Retail news round-up on October 26, 2015: Sainsbury’s boss slams changes to Sunday trading laws and M&S chief not standing down for at least two years.

Retail Week Breakfast Briefing

Mike Coupe criticises plans to change rules of Sunday trading

Sainsbury’s boss Mike Coupe has attacked the Government’s proposal to shake-up the Sunday trading laws, The Guardian reported.

The grocer’s chief executive said the planned changes would be open to interpretation and abuse, while adding that there is a lot of complexity in the way it’s being framed.

Coupe said the current rules worked well and were “a happy British compromise”.

“There’s no customer demand for it, or colleague demand for it as far as we are concerned. The current rules work,” he said.

“If it’s going to be localised there needs to be some guidelines, some rules enshrined in law [about] whatever a zone actually comprises. I want to see a legally enforceable definition of a zone,” Coupe added.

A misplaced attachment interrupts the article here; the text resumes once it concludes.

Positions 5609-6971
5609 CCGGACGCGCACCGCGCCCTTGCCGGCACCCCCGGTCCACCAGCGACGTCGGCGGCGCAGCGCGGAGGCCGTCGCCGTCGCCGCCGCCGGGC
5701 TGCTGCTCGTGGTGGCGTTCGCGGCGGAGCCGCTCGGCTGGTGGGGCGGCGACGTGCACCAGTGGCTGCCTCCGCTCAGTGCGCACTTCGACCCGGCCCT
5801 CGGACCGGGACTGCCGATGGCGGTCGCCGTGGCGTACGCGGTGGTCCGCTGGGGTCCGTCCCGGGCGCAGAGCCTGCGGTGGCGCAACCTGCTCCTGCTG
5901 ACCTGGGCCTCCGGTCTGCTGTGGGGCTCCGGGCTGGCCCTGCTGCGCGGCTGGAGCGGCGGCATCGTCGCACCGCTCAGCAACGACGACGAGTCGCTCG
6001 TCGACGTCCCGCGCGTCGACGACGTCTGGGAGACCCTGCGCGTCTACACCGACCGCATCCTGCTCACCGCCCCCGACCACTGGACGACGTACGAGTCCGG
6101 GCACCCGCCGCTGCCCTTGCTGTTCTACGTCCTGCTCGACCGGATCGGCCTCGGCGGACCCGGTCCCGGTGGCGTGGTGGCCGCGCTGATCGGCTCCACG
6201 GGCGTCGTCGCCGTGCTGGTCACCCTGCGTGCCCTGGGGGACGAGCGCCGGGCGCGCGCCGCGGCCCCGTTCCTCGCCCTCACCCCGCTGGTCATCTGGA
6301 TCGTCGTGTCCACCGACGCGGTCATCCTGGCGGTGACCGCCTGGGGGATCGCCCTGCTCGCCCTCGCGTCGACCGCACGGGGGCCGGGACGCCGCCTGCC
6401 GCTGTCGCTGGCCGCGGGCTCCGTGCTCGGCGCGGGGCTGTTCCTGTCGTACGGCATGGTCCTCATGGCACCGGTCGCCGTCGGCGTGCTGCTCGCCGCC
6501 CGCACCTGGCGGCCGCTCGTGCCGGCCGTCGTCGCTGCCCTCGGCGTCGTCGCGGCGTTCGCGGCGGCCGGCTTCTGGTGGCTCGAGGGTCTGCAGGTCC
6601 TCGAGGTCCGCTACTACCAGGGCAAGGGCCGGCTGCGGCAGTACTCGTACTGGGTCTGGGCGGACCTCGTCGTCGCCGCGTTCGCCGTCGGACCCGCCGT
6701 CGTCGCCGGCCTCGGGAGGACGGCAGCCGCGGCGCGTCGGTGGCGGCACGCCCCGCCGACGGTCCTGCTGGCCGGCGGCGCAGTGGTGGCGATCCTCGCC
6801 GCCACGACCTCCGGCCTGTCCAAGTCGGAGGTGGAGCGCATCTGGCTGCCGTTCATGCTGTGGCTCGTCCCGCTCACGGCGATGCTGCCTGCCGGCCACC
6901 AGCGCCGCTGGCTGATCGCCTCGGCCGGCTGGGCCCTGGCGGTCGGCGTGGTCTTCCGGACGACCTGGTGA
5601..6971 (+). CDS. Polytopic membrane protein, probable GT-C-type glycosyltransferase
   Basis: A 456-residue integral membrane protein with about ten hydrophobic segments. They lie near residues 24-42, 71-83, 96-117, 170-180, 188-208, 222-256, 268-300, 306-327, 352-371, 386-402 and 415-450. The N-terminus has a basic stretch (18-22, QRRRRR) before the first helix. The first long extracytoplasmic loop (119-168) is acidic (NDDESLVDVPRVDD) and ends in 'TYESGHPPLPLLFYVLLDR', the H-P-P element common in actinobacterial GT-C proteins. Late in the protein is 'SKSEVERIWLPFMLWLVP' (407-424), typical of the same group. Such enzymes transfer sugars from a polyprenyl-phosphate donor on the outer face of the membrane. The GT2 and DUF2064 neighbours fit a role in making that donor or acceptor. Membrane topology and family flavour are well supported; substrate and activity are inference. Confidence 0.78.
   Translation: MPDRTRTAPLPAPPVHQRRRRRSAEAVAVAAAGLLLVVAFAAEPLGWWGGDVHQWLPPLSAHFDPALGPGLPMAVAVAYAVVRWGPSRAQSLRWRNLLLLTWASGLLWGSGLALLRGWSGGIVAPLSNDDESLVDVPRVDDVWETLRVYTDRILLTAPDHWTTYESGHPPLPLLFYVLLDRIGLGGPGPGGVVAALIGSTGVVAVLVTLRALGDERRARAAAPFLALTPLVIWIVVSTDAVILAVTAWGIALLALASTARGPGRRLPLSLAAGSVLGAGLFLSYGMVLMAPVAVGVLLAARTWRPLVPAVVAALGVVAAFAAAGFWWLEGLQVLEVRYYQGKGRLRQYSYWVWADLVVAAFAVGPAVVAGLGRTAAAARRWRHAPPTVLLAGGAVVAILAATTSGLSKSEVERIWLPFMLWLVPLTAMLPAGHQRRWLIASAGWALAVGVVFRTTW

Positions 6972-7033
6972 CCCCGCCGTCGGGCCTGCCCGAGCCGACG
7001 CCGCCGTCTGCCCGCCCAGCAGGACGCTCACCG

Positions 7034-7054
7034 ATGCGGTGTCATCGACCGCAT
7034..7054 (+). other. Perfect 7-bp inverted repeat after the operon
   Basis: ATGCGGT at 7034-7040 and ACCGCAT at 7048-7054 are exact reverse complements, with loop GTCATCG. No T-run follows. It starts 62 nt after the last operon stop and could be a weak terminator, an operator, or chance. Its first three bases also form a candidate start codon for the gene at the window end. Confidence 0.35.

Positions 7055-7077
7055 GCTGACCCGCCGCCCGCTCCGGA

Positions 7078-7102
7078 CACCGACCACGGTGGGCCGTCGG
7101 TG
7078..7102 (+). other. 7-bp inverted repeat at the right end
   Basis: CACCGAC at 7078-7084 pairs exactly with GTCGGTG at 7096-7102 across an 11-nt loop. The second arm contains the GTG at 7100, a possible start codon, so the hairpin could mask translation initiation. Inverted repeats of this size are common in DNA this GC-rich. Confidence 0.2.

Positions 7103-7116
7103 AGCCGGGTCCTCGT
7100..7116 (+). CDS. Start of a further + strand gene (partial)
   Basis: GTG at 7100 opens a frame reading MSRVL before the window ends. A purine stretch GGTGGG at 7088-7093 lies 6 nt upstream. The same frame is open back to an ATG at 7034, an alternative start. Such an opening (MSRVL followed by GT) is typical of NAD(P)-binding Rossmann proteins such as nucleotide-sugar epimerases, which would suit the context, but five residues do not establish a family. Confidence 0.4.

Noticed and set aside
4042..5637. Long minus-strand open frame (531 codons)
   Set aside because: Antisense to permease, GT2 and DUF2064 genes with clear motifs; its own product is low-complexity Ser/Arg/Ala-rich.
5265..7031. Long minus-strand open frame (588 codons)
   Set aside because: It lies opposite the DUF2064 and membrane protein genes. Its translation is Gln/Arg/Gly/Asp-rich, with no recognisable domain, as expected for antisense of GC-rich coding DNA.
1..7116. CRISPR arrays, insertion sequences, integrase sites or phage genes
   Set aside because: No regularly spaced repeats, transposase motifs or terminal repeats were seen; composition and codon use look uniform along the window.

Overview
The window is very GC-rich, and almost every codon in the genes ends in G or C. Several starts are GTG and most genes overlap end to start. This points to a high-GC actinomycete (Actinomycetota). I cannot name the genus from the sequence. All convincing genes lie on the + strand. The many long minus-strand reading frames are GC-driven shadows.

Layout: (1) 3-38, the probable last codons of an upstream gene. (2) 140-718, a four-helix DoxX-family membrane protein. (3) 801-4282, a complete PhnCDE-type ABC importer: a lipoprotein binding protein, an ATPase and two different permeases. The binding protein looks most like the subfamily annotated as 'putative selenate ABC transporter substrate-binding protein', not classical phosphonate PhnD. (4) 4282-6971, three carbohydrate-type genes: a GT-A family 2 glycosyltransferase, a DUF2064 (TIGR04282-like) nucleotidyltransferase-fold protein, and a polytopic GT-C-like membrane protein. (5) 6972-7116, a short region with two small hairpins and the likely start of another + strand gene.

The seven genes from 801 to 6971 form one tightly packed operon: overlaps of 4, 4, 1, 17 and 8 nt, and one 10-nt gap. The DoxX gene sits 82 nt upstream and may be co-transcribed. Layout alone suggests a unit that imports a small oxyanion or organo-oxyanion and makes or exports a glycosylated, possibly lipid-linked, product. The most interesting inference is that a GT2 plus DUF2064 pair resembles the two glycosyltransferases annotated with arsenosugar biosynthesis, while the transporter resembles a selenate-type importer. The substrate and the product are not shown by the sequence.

Lobby groups warn not to use devolution to sidestep business rates overhaul

UK business groups are coming together to warn the Government to not use devolution plans as an excuse to abandon an overhaul of business rates.

“There is now a real concern among those industries disproportionately punished by the tax that devolution is seen by Government as the great panacea to the tax’s many inequities,” said the British Retail Consortium.

A Treasury spokesman said the Government still aimed to report back on business rates by the end of the year, as planned. However, the lobby groups emphasised that with two months left the signs were not promising.

M&S chief Marc Bolland quashes his exit rumours

Marc Bolland has committed to continue for at least another two years as the chief executive of Marks & Spencer, dismissing perennial speculation about his future at the struggling chain.

It is understood that Bolland has told the board that he is planning to stick around because he believes his turnaround efforts are beginning to pay off.

His decision will delay an expected power struggle between senior M&S executives.

Contenders for the top job are thought to include Steve Rowe, who was recently put in charge of the group’s clothing division and homewares, and Laura Wade-Gery, who heads the stores and online division.